This time their audience was the Nevada Supreme Court.
“This case should proceed to trial where the true facts about control of this entity, where it’s true home was, will be determined,” attorney Todd Bice told the court in Carson City.
Bice represents Steven Jacobs, who filed the lawsuit shortly after he was fired in 2010.
Clark County District Judge Elizabeth Gonzalez conducted an evidentiary hearing before concluding in May that she has jurisdiction over Sands China in the case. The hearing featured four days of testimony from Sheldon Adelson, the billionaire chairman and CEO of Las Vegas Sands Corp. Both Adelson and Las Vegas Sands are defendants in the case.
In her 39-page ruling, Gonzalez found that the control Adelson and Las Vegas Sands have over Sands China “goes far beyond the ordinary relationship of parent to subsidiary.”
Jacobs and others at Sand China were allowed to provide recommendations, the judge wrote, but “the decisions — large and small — were ultimately made by Adelson and LVS in Las Vegas.”
Sands China, a Cayman Islands corporation with Macau as its principal place of business, is 70 percent owned by Las Vegas Sands.
The company “will not suffer any burden defending this action in Nevada,” Gonzalez wrote in her ruling.
In March, Gonzalez ordered hefty sanctions against Sands China for improperly withholding documents in the case. One sanction barred the company from calling witnesses during the jurisdiction hearing. Adelson was called as a witness by the plaintiff.
Sands China later asked the Supreme Court to vacate the judge’s orders regarding both the sanctions and jurisdiction. Renowned Harvard University law professor Alan Dershowitz joined the Sands legal team for Tuesday’s arguments.
“The case should proceed against Mr. Adelson, against LVS,” Dershowitz told the high court. “They have plenty of defendants to sue, but this court should rule that the case should be dismissed against the Macau defendant.”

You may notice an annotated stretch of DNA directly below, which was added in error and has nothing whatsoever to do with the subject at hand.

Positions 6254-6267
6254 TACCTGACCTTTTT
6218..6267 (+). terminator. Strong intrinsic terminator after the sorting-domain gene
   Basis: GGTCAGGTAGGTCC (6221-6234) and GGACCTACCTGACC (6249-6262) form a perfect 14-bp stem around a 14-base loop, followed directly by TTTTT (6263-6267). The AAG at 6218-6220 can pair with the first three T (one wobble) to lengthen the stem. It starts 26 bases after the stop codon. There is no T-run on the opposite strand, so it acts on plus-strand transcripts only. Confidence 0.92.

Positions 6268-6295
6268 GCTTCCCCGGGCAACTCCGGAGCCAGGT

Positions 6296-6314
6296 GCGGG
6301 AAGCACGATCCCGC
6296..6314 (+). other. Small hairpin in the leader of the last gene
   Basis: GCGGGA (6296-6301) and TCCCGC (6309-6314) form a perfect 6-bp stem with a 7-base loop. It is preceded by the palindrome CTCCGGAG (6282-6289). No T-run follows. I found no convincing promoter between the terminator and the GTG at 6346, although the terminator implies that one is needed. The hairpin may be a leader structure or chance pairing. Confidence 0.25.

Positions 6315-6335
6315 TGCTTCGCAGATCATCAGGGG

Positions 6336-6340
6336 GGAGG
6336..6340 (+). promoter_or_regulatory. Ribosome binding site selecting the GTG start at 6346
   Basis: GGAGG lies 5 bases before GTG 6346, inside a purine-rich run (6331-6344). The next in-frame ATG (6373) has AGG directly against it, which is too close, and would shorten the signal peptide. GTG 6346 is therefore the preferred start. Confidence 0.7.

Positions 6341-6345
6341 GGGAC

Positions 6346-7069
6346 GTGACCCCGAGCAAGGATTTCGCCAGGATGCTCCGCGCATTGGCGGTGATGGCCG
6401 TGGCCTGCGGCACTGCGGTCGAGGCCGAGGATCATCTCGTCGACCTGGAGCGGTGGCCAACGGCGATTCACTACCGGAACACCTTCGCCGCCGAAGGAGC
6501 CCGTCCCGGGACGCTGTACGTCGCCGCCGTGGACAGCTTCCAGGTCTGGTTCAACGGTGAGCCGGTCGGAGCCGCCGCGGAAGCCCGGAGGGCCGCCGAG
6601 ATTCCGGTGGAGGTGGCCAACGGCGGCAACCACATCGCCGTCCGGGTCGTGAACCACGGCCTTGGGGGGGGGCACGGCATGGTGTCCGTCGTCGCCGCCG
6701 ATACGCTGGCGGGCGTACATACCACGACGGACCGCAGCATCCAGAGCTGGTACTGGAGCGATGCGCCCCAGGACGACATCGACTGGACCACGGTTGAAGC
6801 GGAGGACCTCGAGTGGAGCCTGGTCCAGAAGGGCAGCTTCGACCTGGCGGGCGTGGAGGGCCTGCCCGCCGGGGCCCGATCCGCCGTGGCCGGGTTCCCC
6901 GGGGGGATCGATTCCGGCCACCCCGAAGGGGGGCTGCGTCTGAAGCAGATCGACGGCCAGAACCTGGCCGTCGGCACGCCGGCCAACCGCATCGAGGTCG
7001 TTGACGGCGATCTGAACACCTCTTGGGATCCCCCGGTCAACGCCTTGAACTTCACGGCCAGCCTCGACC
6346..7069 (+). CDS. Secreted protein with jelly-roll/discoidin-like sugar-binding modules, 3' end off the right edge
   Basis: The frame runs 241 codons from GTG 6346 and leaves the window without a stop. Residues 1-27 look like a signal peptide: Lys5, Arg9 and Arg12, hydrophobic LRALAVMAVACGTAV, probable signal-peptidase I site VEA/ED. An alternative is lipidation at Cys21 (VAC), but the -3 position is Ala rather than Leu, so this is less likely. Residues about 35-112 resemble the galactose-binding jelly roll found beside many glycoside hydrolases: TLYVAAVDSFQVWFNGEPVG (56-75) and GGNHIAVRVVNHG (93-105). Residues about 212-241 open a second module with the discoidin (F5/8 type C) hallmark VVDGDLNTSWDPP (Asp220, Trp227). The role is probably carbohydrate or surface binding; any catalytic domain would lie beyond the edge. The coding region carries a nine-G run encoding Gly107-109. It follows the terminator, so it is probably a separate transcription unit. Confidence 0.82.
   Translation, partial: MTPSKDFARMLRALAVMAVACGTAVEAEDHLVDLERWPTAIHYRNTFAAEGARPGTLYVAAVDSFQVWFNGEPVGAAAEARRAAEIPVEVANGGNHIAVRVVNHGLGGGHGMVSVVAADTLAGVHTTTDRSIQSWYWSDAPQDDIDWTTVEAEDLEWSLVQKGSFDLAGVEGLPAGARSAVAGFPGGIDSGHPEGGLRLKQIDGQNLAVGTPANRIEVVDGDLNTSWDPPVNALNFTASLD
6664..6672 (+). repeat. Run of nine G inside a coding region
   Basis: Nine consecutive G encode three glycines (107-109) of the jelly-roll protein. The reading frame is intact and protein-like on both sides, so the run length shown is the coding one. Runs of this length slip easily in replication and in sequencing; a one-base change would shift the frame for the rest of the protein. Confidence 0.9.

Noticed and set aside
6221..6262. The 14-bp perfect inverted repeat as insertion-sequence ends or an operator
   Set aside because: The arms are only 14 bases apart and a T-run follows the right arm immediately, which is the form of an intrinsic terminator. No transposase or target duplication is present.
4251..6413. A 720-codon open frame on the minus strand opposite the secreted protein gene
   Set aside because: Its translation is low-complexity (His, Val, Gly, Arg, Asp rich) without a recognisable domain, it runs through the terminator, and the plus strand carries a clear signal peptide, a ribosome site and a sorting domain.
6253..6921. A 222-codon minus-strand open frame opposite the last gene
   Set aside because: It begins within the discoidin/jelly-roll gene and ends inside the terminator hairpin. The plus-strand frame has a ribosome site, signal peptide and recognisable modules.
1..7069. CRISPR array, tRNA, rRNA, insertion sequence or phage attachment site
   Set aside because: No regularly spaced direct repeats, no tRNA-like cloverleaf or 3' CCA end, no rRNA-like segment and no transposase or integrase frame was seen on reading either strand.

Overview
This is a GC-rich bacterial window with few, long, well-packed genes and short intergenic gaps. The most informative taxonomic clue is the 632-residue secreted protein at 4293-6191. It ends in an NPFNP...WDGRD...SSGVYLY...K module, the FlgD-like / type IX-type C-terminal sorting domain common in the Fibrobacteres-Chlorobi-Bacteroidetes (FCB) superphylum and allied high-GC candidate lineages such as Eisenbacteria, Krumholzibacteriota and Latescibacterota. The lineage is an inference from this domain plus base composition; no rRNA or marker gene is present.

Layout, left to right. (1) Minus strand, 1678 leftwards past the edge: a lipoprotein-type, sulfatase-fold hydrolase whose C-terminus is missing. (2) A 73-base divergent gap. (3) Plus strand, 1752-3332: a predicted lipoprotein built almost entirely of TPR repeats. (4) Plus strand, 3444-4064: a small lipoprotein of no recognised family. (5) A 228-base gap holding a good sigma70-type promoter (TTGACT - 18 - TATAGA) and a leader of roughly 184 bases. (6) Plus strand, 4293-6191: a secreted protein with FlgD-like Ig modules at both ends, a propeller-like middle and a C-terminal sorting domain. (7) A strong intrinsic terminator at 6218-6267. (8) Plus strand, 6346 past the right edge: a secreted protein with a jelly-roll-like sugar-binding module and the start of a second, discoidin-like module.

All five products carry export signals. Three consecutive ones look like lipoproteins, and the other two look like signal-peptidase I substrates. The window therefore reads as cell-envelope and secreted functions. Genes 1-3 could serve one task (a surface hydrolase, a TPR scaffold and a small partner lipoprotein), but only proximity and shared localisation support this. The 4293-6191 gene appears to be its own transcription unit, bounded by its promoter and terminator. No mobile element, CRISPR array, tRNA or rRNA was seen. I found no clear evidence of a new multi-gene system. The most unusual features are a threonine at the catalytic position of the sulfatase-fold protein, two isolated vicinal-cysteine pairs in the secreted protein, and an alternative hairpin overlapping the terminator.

Gonzalez has set a June 27 trial date for the case.
Chief Justice James Hardesty wondered aloud at Tuesday’s hearing whether Gonzalez had made only a preliminary determination on jurisdiction. He said her order seems to suggest “that the ultimate question about jurisdiction will be resolved at trial.”
“That’s not your understanding?” Hardesty then asked Sands China attorney Steve Morris.
“If that’s the conclusion of the judge and not a misdescription of what occurred, then we spent a good deal of time in sanctions and jurisdictional hearing for no purpose at all,” Morris replied.
“I agree,” the chief justice said. “I totally agree, Mr. Morris.”
Last week, Sands China supplemented its Supreme Court petition and asked for the case to be reassigned to a different judge.
Gonzalez’s rulings “continue to evidence this jurist’s bias and hostility toward defendants and further calls into question her ability to preside over this case as an impartial judicial officer,” according to the company’s latest motion.
Bice said Gonzalez has tried to make the defendants follow the same rules that others must follow, “and their response has been to simply flaunt those rules and misrepresent evidence, conceal evidence, as she already found.”
“The surest way to encourage this activity is to reward it, and that’s what they’re asking you to do,” Bice argued.
Before the Supreme Court took the matter under submission, Hardesty commented on the “considerable acrimony between counsel” in the case.
“That is your choice, I suppose, in advocating on behalf of your clients, but it certainly is not in the best interest of the legal profession as a whole,” the chief justice said.
Contact reporter Carri Geer Thevenot at email@example.com or 702-384-8710. Follow her on Twitter: @CarriGeer